How powerful is money?
5 5
10 10 1
How How Ho How HH powe powe powerful rful f rfu is is ii mone mon mo y? T yy? T ? e Am e Am Americ eric r erican an
busi bbbusi s ness nessman man man John John Joh D. D. Rock Rock ockefel efel f efeller, ler, l who who wh ear ear earned ned n his his i
fort fort ff une une n from from om oil oil oil, be , be , be ecame cam came the h th wor wor o ld’s d’s d ric ric richest hest man man a
and and an the th the frst rstt Ame Am A rica cc n wo orth rt rt moree than a a bill ill bi ion iio
doll doll dol ars. He H had ha this to say: ‘I believe it is my dut uty y
to m to to ake mone mon y and still more ore mon money a ey and t nd to us o u e e
the the th mone mone n mon y I y I make make mak for for o the th th goo good of d of my my fell fell fe ow m ow m ow m w an an
acco acco ccordin rding to g to g to the the the dic dic i tate tate tat s of s of f my my my cons conscien cien cien e ce.’ ce.’ ’’
What What hat dic dd tate tate tates mi s mi s might ght gh thos thos ose be e be e b ? Ti ? Ti ? Tink a nk a nk bout bout the the the
advantages and disadvant v ages ges of of aspi aspiring ring to to grea grea eaat t t t
weal wealth a th as yo s u read the follo ollowing wing poe poems. ms.
Poem
The Th foll ol owin w g po poem i em is wr s writte itten by n by b the the Ame America rican po n poet W et Wil illiam Heyen. Wh . What are
the the ques que tions ab s about out the the glob glob glo al e al econo onomy w my hichh this po oem em r m aises? s?
ò The The Glo G bal aa Economyy ôô
You’ You’ ou ve g e got a ot a ot dollar. lar. You You dep deposit osi it in your r savi savings ngs
acco cc unt. nt Now NN you’v ’ve got ot a do a do ar llar and the e ban ba k’s ’s got got aa
doll ll do ar.
The h Th bank bank n lo loans a ns a dol dollar lar to J to Joe’s oe’s Con Constructio ion. N n. Now w
You’ ou’ o ve g ve g got a ot a ddollar, the h ban ank’s k’s got got a do a dollar llar, a , and Jo d Jo d e’s e’s got
a do o a d llar lar.
Joe J e buys buys a b a board oard from Hi m rohi o to Lumber. N Now ow Hiroh hito’ ito’ss
got got a do a dollar llar too too.
Wher W e di e did yo d you ge u get yo t your d ur d dolla ollar? r?
How How w much much m mon money i ey is t s there re in t in the w he orld?
Wh ’ h Wh t it t ? Who’ Who ho s go go s go ggg t it t ??
Wher Wher h e is e is s it? it? it? it
What hat hap happene p d to d to all the e tre trees? es?
Willi Willi i W am He am He am Heyen yen yen en
8
Money 1 Money 1
1 The poet uses are very simple words. How many words have more
than two syllables? What efect do you think this simple language has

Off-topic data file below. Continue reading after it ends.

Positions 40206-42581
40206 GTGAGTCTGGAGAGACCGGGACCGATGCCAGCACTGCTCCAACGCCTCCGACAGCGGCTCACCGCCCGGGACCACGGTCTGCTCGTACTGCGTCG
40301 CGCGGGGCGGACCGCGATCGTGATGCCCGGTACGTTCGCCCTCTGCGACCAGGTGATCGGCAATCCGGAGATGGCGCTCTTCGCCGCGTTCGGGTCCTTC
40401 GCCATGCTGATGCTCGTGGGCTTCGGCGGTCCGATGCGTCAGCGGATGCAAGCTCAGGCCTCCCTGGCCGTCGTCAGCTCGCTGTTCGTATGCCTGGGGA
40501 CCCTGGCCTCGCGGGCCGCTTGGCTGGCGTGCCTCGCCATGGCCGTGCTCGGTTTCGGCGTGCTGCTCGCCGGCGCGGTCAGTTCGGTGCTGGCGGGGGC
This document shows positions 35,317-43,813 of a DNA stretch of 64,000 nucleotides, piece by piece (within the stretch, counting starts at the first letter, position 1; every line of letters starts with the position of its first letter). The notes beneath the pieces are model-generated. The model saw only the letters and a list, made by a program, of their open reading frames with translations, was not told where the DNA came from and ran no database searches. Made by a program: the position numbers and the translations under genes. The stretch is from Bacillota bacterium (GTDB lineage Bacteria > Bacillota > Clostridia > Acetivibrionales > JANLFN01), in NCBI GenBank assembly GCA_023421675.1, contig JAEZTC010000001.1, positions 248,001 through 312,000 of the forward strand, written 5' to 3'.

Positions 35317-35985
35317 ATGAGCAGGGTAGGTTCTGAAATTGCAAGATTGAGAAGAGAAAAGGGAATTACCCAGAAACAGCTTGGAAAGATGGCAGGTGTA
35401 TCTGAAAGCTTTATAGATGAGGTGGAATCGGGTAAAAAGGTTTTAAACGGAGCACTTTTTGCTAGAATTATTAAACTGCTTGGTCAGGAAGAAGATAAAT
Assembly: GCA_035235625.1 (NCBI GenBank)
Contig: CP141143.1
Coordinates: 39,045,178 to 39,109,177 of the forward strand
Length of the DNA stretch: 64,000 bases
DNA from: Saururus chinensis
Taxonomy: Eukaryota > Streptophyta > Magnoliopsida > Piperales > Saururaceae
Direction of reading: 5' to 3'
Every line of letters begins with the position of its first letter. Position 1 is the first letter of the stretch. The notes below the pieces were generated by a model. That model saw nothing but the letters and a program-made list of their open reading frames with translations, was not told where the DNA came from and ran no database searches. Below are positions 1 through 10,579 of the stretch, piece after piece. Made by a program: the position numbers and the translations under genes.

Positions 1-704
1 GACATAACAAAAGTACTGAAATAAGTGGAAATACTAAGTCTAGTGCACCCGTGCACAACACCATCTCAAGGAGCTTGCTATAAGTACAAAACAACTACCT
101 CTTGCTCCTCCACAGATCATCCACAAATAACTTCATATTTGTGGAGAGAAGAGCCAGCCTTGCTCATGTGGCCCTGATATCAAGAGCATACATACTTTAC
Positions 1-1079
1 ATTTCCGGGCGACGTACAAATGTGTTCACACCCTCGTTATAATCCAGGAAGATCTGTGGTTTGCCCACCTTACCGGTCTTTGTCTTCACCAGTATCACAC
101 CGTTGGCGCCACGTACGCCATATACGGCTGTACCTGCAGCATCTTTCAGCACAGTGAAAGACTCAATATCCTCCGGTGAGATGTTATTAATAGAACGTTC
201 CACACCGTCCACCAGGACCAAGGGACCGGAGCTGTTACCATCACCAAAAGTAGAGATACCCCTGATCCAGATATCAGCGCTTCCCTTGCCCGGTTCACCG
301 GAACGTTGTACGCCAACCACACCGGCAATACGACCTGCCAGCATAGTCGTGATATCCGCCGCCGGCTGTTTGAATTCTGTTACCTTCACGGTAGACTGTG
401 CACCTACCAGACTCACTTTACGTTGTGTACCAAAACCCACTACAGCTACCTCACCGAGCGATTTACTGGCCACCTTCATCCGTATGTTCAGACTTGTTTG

on the point that the poet is making?
2 If the poet had used more complex language, imagery and sentence
structure, what diference do you think it would have made to the
efectiveness of his poem?
Looking closely
1 Explain where the dollars come fromand where they go in lines 1–8.
2 What answers would you give to the four questions in lines 9–12?
3 What is the answer to the fnal question?
4 What do you think is the point of WilliamHeyen’s poem?
5 How would you describe the tone of the poem?
Comprehension
The US dollar note is often referred to as a greenback, based on its
distinctive colour marking. In your group, discuss the issues raised by
the poemand the cartoon on this page
Talking points
99
the poemand the cartoon on this page.
Comprehension questions encourage critical
UHȸHFWLRQFXOWLYDWLQJDQDO\WLFDOVNLOOVZKLOH
strengthening written and verbal expression
Thematic approach
raises interesting
questions, piquing
students’ interest and
adding relevancy


Plenty of Talking points will get
students talking, developing their
VSHDNLQJVNLOOVDQGFRQȷGHQFH
Listen to literature
Professionally-read literature and
non-fction will bring your lessons to life.
Examples include:
‘My Early Days’ by Nelson Mandela
I, Too, Sing America` by Langston Hughes
Around the World in Eighty Days` by Jules Verne
I, Robot` by Isaac Asimov
Teacher’s Guides
Patricia Mertin
Everything you need for high-impact,
high-interest and hassle-free lessons
Essential support for language development and
writing skills, including linked audio readings on CD to
enhance listening comprehension. Plus rubrics
to support your assessment and plenty of
photocopiable activities.
Chapter openers help
introduce the unit topic,
including the range of
texts to be studied, and
stimulate discussion to
bring out key vocabulary
Teacher’s Guide 3 (ages 13 – 14)
Theme: Being free h Th B i ff
COPYRI GHT OUP. PHOTOCOPYI NG PROHI BI TED
5 Being free
Before Beginning the unit
Ask the students what it means to be free. Ask them to
note down their ideas before beginning a discussion.
Ask them if they know of any people who were not free?
According to their previous knowledge, ideas such as
slavery or prisoners of war may be ofered.
Read the introductory text together and check for
understanding, before going on to discuss the Talking
point. Ten ask the students to copy down the quotation
from the United Nations Declaration of Human Rights.
Afer checking that they have understood what it means
in a short discussion, ask them to think about whether
or not this is really true. If appropriate, ask them to
write a refection about it.
Reading text: If only Papa hadn’t danced